A tale of two park agencies: The role of local and regional government agencies in drowning prevention

TitleA tale of two park agencies: The role of local and regional government agencies in drowning prevention
Publication TypeConference Paper
Year of Publication2007
AuthorsDr. Quan, MD, L, Bennett, E
Conference NameWorld Conference on Drowning Prevention
Date Published09/2007
PublisherInternational Life Saving Federation
Conference LocationPorto, Portugal
Other NumbersPO-08

Drowning deaths in Washington’s State Parks were reviewed by a committee convened by by the state’s risk management office.

Death reviews included prehospital care systems, drowning prevention specialists, state health department. To build infrastructure and support for drowning prevention changes, we worked extensively with local and state government agencies and legislators.

An average of six people annually, mostly adults less than 30 years old of ethnic or racial minorities, drowned while swimming in unlifeguarded open waters. Factors that contributed to these drownings included a)systemic issues (lack of a surveillance system, lack of an injury prevention culture across the agency, priorities/funding of the boating program vs the state parks program, termination of life guards at beaches), fiscal decision-making, b)physical hazards in park waters, and c)demographic changes among park visitors. We contrast the State Parks’ drownings, prevention approach, and partnership with that of Seattle City Parks (< 1 drowning death in 5 years) and the State Boating agency.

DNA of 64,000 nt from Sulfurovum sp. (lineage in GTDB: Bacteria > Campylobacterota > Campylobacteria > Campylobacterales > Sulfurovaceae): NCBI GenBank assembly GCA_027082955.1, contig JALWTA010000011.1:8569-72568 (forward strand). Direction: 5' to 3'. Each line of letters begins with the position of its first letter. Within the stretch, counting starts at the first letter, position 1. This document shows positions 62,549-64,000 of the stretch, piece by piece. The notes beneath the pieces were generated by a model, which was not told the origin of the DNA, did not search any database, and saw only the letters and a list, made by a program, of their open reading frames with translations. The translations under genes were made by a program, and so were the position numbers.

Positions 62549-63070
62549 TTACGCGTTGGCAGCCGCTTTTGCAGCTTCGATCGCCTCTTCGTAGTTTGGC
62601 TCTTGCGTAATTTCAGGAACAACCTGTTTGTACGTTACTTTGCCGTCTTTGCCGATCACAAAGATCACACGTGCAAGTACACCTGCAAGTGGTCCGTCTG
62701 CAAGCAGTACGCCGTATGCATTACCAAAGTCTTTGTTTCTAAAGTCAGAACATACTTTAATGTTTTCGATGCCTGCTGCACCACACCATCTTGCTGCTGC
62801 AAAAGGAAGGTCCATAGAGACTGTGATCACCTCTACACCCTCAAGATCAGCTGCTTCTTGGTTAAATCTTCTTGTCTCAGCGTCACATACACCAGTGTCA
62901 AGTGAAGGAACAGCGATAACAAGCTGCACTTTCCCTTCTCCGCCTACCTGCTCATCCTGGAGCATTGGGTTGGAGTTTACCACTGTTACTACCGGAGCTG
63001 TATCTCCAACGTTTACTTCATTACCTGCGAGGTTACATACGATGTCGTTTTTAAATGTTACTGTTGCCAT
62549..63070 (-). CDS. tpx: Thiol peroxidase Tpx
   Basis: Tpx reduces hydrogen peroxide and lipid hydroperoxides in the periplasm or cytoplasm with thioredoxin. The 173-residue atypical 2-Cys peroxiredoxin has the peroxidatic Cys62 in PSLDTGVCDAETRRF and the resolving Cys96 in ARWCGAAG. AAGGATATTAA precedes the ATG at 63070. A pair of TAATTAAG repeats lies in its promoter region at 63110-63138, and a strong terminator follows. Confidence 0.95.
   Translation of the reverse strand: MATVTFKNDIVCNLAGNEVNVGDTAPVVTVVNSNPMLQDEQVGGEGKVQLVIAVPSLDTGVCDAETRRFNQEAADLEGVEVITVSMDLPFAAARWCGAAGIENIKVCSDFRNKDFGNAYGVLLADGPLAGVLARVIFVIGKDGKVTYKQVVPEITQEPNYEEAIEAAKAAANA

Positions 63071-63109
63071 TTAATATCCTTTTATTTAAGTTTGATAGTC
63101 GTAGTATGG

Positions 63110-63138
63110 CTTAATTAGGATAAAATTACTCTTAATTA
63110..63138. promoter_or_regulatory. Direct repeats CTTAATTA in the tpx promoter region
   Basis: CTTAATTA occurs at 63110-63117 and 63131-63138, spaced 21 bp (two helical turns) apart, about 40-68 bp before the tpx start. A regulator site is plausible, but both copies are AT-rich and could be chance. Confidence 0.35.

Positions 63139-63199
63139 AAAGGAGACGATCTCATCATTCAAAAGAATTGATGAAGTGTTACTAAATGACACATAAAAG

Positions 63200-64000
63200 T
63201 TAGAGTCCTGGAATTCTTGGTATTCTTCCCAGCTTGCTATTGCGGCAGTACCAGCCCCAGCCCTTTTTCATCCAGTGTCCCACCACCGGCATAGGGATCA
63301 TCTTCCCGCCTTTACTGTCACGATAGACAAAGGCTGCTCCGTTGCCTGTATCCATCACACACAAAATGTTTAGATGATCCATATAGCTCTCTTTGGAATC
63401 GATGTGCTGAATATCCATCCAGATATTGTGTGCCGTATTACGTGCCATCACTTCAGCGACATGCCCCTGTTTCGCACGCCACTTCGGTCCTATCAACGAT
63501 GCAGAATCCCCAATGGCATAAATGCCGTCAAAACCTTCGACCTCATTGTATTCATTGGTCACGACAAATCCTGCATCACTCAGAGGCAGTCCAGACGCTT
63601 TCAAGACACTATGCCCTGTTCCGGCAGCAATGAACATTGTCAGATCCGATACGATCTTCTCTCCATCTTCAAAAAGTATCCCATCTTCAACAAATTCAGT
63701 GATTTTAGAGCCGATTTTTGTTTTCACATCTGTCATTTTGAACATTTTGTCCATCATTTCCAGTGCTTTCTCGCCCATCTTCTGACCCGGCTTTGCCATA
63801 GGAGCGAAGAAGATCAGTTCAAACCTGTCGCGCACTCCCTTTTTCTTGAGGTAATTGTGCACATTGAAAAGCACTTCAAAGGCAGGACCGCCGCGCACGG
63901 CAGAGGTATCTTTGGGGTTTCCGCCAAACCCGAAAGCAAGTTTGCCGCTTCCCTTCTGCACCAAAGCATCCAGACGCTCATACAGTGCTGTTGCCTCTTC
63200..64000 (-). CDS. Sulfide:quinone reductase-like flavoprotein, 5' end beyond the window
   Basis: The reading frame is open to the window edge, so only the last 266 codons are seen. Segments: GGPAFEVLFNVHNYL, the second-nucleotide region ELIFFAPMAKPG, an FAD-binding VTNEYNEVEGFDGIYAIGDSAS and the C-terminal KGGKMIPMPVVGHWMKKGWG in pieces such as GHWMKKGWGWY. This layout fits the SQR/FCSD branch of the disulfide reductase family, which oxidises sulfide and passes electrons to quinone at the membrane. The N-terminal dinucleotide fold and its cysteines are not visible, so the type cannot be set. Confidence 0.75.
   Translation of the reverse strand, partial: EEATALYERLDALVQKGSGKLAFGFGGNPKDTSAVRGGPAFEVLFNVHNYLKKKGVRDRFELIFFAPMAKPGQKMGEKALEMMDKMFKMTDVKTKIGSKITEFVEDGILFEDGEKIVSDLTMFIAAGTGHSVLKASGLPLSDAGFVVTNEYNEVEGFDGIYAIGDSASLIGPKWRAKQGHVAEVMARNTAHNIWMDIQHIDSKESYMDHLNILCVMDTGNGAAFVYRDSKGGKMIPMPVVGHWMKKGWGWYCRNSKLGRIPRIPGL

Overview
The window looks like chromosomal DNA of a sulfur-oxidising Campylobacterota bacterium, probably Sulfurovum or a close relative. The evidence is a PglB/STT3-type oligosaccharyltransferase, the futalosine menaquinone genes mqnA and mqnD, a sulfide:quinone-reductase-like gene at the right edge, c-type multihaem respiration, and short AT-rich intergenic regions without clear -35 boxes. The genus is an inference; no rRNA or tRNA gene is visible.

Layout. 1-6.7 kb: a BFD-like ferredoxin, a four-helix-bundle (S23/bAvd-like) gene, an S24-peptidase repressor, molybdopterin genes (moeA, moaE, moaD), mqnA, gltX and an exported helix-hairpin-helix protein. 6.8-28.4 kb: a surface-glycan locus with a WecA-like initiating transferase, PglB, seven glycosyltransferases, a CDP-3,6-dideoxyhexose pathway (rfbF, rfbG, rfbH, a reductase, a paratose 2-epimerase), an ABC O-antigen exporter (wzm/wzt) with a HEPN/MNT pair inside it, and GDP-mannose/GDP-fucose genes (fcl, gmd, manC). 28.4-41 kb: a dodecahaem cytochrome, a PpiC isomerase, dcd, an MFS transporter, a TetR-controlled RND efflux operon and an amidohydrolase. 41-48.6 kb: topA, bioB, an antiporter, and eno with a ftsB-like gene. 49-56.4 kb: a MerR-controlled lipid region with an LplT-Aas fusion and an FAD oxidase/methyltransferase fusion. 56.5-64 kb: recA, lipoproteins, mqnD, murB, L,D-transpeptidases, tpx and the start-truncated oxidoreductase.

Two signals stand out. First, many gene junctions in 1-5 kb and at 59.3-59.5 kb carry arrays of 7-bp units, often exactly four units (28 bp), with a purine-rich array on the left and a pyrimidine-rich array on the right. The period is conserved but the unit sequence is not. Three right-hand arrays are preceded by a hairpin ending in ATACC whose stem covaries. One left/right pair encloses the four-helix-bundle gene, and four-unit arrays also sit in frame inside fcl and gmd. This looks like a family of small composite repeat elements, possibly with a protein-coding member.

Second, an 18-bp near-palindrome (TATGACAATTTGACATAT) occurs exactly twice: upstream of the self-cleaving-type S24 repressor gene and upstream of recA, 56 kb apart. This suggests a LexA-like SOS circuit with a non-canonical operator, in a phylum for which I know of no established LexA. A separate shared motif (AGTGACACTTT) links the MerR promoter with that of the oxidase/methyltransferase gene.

Recommendations to change the approach and structure of State Parks included adding risk management, incident collection and review, drowning prevention education of park rangers and visitors, promotion of life jacket loan programs, and restoration of lifeguards. Overview of state agencies identified opportunies for drowning prevention.

Learning Outcomes
  1. List at least two ways that government agencies can strengthen their approach to drowning prevention.
  2. Identify the benefits of private public partnerships in pursuing system changes at a government level.
  3. Understand the importance of working at a cross department level to implement change in a government organization.

Loss Prevention Review Team. Drowning Prevention Washington State Parks and Recreation Commission. Report to the Director of Office of Financial Management. November, 2005. http://www.ofm.wa.gov/rmd/lprt/parksfinalrpt.pdf